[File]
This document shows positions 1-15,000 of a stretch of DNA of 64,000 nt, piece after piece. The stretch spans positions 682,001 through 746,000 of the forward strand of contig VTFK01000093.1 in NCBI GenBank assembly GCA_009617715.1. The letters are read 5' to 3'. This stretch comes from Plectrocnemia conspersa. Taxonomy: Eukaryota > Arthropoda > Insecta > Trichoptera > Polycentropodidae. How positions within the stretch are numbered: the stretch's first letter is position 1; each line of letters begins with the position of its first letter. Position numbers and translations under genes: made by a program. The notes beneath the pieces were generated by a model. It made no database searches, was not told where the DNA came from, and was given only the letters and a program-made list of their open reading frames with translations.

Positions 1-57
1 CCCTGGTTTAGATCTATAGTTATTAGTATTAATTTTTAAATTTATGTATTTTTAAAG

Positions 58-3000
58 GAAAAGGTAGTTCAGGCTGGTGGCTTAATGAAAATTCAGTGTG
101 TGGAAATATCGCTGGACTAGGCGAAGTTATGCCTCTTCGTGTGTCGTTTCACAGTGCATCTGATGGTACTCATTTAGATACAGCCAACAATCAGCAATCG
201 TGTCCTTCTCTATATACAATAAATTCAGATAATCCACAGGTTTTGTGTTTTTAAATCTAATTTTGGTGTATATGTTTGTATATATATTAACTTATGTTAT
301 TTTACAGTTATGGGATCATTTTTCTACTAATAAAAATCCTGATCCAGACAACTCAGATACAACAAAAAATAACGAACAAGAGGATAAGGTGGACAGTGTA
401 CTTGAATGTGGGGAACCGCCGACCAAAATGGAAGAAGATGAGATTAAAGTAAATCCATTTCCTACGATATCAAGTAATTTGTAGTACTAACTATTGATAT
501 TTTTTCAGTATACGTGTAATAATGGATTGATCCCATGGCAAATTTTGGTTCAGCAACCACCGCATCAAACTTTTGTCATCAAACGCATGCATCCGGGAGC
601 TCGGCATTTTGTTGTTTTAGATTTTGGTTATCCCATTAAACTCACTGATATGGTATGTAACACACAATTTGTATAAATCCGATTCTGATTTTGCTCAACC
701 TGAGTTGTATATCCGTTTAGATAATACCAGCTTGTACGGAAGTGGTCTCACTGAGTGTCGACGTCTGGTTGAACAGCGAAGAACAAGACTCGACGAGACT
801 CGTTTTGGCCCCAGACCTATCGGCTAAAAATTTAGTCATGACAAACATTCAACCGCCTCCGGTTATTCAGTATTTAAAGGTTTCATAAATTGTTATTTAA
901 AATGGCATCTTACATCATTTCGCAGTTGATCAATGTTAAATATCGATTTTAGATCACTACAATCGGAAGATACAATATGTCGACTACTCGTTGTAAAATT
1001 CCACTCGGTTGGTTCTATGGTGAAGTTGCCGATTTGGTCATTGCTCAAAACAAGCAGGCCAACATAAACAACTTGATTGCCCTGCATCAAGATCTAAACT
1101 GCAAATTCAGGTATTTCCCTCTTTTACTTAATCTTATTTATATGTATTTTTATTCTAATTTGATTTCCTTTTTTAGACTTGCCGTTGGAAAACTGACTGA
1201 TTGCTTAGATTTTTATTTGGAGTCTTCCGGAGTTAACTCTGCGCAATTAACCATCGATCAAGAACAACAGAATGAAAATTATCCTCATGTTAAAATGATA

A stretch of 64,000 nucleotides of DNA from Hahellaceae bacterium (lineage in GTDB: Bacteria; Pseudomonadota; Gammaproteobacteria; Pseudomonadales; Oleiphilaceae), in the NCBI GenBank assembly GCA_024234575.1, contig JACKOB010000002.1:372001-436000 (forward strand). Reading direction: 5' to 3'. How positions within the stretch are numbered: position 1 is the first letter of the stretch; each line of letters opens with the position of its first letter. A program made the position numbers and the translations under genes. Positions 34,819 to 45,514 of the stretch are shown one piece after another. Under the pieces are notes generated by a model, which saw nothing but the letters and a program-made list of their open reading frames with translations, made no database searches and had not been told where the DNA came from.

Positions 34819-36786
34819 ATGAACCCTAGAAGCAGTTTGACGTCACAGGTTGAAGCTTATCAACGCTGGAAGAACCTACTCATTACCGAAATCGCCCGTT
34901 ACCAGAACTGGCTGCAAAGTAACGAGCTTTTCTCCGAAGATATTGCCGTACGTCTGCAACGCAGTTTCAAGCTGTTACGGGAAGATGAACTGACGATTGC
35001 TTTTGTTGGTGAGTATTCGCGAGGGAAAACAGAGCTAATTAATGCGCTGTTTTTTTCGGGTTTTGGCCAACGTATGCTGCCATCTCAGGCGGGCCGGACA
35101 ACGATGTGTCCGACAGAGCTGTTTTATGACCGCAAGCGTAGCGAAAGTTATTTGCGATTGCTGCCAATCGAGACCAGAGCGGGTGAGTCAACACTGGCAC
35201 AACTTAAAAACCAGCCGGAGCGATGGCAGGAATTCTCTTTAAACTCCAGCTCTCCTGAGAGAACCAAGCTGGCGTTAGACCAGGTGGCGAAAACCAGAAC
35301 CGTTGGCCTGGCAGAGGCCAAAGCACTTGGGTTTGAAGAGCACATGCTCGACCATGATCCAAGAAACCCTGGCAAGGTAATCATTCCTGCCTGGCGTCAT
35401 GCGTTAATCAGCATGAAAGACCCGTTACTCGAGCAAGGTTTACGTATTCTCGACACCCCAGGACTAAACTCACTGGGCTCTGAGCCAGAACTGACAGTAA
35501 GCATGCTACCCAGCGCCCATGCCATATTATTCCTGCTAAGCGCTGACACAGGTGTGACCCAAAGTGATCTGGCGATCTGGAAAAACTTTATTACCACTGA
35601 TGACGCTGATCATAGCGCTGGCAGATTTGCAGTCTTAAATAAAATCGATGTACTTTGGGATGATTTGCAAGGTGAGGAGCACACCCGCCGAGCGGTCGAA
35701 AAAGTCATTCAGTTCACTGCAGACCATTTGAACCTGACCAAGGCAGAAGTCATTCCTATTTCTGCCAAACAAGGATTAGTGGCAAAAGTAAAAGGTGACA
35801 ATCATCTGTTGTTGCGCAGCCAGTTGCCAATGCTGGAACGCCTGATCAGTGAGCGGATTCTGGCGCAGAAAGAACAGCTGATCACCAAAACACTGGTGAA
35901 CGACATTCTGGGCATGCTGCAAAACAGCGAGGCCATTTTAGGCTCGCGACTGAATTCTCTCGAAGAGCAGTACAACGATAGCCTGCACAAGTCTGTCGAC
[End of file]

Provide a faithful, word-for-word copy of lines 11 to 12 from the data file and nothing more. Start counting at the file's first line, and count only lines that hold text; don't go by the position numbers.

601 TCGGCATTTTGTTGTTTTAGATTTTGGTTATCCCATTAAACTCACTGATATGGTATGTAACACACAATTTGTATAAATCCGATTCTGATTTTGCTCAACC
701 TGAGTTGTATATCCGTTTAGATAATACCAGCTTGTACGGAAGTGGTCTCACTGAGTGTCGACGTCTGGTTGAACAGCGAAGAACAAGACTCGACGAGACT